I mentioned in the comments a week or so ago that according to my brother Tom (to whom Louisa’s book is dedicated), he knows something is a problem when… it regularly interferes with his sleep.
Tom’s rule of thumb got me to thinking about many of the foster children I represent. One of the ways we know they’ve been through significant trauma, even if they’re too young or limited to talk about it, is if they’ve lost the ability to connect things like, “If I’m hungry, I should eat. If I’m tired I should sleep. If I’m full, I should stop eating. If I need to use the facilities, I should find a bathroom.”
These kids have endured environments where nobody took their most basic needs seriously, or where the sense of danger was so pervasive, it wasn’t safe to turn their focus inward even for a few minutes at a time. They have a lot in common with combat vets and those afflicted with severe mental illness.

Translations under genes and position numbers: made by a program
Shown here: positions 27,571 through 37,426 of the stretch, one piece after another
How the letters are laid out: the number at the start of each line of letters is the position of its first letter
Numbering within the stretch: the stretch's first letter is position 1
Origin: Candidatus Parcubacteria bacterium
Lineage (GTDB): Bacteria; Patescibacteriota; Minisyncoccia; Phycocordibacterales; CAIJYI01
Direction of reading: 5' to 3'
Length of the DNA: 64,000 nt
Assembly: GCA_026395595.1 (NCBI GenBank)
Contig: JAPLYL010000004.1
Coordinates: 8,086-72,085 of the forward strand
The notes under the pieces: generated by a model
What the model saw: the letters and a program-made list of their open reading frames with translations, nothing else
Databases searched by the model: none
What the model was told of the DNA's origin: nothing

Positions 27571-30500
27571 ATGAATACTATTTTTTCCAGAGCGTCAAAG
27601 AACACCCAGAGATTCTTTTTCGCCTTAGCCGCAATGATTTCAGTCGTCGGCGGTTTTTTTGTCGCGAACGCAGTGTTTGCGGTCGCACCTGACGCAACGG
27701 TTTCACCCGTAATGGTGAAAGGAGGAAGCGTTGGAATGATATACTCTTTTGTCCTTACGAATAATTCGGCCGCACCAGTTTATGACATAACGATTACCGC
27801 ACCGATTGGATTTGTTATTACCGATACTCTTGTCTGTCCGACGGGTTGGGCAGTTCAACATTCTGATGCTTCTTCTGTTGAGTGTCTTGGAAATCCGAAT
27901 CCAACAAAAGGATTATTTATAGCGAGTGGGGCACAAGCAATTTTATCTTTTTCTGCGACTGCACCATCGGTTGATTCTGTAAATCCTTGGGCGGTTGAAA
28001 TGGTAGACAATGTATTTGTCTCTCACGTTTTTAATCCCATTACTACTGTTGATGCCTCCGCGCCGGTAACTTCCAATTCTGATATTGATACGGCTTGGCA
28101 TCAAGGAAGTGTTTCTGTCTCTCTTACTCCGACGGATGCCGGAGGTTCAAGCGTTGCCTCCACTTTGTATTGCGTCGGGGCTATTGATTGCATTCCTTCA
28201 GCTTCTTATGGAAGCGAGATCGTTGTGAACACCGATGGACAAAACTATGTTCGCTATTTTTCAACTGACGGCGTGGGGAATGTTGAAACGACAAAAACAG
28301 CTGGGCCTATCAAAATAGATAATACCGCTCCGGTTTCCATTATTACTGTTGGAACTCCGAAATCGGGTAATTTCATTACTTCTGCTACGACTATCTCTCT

I don’t live in that sort of environment, thank heavens! But I have my sources of stress, too. One of my “warning lights” that I’m not managing that stress very well has gone dark in the past few years, in that I no longer get many migraine headaches. Time was, if I was too tired, too anxious, too thirsty, too hot, too hungry, around too much pollen… I’d get a headache, and though it might start out as an allergy headache or a tension headache, it would soon morph into a migraine.
Avoiding those three day splitting headaches became a priority, and because a zillion medications had no effect on them (except to add to my symptoms), I became zealous about avoiding the triggers. And—what a coincidence!—life is better if I get enough sleep, regular food and drink, some relaxation and so forth.
For my dad and grandma, the headaches disappeared with increasing age, the theory being that a bit of hardening of the arteries provides protection from the migraine. I don’t want the headaches back, but I do need to identify my warning lights more effectively now that my headaches are gone.
Tom’s rule is a good one for me too, but so are these: If I go a week without writing a new scene, I might be in trouble. If I go a month without a social outing, I might be in trouble. If I drive past my turn off, especially on the way home, I might be in trouble. If I bounce a check and had no idea I was flirting with insolvency, I’m in trouble.
What are your warning lights? What sets them off that surprises you?
To three commenters, I’ll send a $15 Amazon gift certificate (which ought to be enough to cover even a print version of “Nicholas” due out on May 6.)